Then the bashers and defenders come out and there is this huge war that leads to much blocking and unfriending. There are also those who watch in the sidelines, not participating, but silently taking sides nonetheless. Amidst all the chaos, there are those precious few who try to see the best of both worlds, or at least rationally consider the other’s ideas.

A little tolerance paves the way for self-reflection, something those damned Jesuits (and I mean that in the most affectionate way) have hammered into me so deeply it would take a billion angels and demons working in tandem to dig it out. I am happy when I see others post meaningful syntheses of opposing ideas instead of adding to the hate and the anger, which does nothing but fuel more of the same.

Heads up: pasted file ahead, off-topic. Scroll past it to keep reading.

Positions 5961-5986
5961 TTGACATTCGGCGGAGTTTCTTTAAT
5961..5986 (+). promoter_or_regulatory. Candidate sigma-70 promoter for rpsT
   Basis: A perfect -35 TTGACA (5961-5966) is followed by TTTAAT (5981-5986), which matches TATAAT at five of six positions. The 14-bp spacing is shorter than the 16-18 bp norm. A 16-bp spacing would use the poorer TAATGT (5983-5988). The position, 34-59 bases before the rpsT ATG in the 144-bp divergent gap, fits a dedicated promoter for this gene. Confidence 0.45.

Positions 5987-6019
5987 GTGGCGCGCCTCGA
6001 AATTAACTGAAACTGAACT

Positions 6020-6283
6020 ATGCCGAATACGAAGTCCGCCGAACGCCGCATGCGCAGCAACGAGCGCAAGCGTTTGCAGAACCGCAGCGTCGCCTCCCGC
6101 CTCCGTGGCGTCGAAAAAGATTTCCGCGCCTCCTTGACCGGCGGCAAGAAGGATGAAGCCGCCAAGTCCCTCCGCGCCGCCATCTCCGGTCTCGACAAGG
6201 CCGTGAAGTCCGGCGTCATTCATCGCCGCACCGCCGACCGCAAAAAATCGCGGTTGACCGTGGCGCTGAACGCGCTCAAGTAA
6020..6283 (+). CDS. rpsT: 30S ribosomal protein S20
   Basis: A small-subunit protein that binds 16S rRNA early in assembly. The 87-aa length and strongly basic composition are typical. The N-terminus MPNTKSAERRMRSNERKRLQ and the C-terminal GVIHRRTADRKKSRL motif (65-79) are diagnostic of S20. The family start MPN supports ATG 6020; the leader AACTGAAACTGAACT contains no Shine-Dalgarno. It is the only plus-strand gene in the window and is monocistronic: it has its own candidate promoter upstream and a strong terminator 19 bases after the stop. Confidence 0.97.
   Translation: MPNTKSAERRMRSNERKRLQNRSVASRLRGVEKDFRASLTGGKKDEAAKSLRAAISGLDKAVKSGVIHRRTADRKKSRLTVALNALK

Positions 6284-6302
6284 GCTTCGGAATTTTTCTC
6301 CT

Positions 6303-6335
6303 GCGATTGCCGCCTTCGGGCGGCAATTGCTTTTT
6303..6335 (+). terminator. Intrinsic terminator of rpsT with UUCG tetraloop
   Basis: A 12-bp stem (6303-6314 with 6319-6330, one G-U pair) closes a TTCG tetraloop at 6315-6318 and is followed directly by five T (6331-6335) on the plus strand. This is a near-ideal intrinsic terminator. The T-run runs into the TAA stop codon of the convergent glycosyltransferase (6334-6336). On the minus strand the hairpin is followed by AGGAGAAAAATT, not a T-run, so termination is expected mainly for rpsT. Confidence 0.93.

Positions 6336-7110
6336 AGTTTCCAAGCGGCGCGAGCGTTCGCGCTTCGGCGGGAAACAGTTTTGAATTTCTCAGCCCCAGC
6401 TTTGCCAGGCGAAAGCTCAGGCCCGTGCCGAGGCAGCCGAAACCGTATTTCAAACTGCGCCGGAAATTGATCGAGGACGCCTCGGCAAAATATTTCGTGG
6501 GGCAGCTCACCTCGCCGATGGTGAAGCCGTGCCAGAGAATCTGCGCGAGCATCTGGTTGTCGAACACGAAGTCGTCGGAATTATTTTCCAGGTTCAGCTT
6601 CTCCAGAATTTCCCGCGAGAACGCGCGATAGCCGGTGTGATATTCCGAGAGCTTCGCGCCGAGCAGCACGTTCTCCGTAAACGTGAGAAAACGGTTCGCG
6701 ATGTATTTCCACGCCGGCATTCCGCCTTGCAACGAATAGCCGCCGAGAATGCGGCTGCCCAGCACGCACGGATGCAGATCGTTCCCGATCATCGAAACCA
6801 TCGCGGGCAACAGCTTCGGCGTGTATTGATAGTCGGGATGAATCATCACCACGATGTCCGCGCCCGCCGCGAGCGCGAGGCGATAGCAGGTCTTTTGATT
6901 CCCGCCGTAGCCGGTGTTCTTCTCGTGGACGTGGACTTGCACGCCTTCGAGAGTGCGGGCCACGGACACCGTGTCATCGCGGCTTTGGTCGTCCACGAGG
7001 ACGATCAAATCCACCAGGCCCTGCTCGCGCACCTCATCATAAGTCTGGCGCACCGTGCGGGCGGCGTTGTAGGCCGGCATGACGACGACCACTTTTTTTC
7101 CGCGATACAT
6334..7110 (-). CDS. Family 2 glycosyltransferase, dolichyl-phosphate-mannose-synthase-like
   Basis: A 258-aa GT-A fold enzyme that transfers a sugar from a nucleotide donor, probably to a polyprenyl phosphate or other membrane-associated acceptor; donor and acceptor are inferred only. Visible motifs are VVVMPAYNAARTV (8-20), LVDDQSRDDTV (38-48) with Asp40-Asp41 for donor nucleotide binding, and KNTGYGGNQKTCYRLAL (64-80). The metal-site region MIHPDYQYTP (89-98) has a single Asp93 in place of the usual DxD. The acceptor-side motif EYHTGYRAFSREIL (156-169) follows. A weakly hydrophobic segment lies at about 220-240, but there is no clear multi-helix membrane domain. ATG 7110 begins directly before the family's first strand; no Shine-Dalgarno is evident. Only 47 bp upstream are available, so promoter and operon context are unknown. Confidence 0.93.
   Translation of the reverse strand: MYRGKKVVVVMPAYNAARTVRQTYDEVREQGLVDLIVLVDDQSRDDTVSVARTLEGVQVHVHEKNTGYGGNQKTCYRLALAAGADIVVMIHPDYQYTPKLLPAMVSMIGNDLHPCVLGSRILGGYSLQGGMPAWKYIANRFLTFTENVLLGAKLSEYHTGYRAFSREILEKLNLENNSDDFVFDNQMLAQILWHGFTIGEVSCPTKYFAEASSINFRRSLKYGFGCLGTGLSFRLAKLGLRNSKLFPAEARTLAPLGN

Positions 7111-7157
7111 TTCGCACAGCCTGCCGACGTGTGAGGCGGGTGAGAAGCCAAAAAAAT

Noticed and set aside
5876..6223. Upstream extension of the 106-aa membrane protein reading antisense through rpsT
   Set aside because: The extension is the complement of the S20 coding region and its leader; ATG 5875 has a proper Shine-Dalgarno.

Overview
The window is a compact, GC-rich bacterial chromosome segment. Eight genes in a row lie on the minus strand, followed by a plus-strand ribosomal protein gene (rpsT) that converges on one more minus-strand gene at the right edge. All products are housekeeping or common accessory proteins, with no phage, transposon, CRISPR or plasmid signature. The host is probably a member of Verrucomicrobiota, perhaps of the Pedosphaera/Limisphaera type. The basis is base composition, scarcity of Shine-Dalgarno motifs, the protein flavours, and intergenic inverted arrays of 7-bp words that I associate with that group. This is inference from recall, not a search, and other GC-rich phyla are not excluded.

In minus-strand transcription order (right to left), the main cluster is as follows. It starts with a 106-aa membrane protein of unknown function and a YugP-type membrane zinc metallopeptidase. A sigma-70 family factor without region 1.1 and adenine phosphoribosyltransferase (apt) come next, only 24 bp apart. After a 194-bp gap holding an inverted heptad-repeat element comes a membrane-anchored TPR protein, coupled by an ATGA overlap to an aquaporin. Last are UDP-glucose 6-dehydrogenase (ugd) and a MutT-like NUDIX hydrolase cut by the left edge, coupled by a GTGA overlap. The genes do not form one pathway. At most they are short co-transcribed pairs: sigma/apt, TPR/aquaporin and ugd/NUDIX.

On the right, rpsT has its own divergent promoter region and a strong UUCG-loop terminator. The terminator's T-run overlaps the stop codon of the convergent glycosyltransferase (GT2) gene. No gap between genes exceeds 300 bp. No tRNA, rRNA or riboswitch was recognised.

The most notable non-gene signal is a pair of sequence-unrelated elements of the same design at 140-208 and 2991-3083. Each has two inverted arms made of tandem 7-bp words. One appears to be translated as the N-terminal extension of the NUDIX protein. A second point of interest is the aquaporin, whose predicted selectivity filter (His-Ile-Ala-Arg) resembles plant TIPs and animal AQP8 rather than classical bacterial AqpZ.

A friend of mine made a comment that AlDub and Heneral Luna are not necessarily opposing genres and that one was necessarily dumb by enjoying the former but not the latter. Nor is one necessarily intelligent and patriotic by enjoying the latter but totally snubbing the former. They are different in nature, in objective and audience. One does not enjoy tea the same way one enjoys wine, but it is possible to enjoy both. A blogger named Dr. Pinky de Leon-Intal has even used the current craze to educate people about taxation and finance with her article, “AlDub and Philippine Tax Reform,” which I think is a great idea — using a popular phenomenon to get people to read what they normally wouldn’t read at all.